The Permanent Campaign
I've been reading Jane Mayer's “Dark Money” over the past few weeks, but only in short bursts. Otherwise I think my head would explode with anger.
It's truly enraging. Since I was born in 1963, this country has gone through social progress but economic regress. We're all more equal now except for the wealthiest among us, who keep getting wealthier. And the reason for that, I would argue, is in the title of Mayer's book: the money that's been funneled into think tanks and universities and politician's pockets to push an anti-regulation, pro-libertarian agenda. All the bullshit political items that seem to come out of left (read: right) field, like privatizing Social Security? That's these guys.
“Dark Money” already feels like the most important book of the year, and I wish more people were reading it. In the meantime, another excerpt:
When Obama took office, the stock market was down nearly six thousand points, and unemployment was shooting up toward 7 percent. As the former senator Tom Daschle later recalled, “There was a growing sense of calamity.” Obama expected bipartisan support at a moment that seemed like an economic version of the September 11, 2001, crisis. He had proclaimed in his 2004 keynote address to the Democratic National Convention, “There is not a liberal America and a conservative America. There is the United States of America!” Or so he thought. Obama's billionaire opponents wasted no time indulging him in a honeymoon. Forty-eight hours after Obama was sworn in, Americans for Prosperity started attacking his first major piece of legislation, a massive $800 billion Keynesian-inspired boost in public spending and tax cuts meant to stimulate the economy, the American Recovery and Reinvestment Act. ...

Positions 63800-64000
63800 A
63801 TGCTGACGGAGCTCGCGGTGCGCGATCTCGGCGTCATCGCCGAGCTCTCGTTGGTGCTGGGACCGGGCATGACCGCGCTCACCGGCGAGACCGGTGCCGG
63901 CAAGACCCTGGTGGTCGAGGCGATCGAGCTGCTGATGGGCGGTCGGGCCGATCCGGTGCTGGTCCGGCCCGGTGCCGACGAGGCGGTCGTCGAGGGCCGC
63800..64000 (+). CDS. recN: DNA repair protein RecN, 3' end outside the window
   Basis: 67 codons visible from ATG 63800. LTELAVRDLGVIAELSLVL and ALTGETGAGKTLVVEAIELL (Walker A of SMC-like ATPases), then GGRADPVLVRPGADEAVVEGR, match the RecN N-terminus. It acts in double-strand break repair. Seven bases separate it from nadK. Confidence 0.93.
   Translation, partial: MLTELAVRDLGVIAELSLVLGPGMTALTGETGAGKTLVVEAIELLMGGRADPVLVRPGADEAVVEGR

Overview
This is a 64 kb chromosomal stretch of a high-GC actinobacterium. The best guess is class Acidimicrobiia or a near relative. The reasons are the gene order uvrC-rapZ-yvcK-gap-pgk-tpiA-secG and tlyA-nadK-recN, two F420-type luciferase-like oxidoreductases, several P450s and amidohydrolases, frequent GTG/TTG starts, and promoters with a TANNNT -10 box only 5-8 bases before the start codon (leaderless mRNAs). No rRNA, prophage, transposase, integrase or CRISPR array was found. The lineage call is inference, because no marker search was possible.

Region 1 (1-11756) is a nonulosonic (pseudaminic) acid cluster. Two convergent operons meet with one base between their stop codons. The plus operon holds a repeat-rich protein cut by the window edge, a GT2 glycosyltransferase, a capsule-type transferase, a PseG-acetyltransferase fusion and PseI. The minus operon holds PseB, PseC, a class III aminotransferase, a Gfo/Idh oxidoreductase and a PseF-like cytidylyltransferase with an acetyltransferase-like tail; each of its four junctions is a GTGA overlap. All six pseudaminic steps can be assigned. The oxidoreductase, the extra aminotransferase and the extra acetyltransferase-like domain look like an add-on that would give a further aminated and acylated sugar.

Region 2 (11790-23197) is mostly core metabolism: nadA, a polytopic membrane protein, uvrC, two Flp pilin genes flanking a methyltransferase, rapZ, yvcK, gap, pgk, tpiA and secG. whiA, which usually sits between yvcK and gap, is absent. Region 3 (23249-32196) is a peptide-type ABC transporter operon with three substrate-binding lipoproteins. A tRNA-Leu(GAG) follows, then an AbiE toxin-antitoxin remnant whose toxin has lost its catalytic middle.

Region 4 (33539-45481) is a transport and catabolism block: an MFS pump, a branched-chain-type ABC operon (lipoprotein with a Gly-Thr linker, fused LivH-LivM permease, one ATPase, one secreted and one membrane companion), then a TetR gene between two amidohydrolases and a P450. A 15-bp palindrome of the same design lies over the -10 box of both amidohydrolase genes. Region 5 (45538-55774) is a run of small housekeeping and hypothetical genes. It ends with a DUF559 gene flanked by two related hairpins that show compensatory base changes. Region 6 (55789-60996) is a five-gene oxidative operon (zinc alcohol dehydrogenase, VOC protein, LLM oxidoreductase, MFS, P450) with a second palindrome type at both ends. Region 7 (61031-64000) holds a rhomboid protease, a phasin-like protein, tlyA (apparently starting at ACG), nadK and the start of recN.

What Obama was up against was a new form of permanent campaign. It was waged not by politicians but by people whose wealth gave them the ability to fund their own private field operations with which they could undermine the outcome of the election.
It's not the political campaign anymore, it's the aftermath. That's when the campaign truly starts—when the rest of us are back at our day jobs.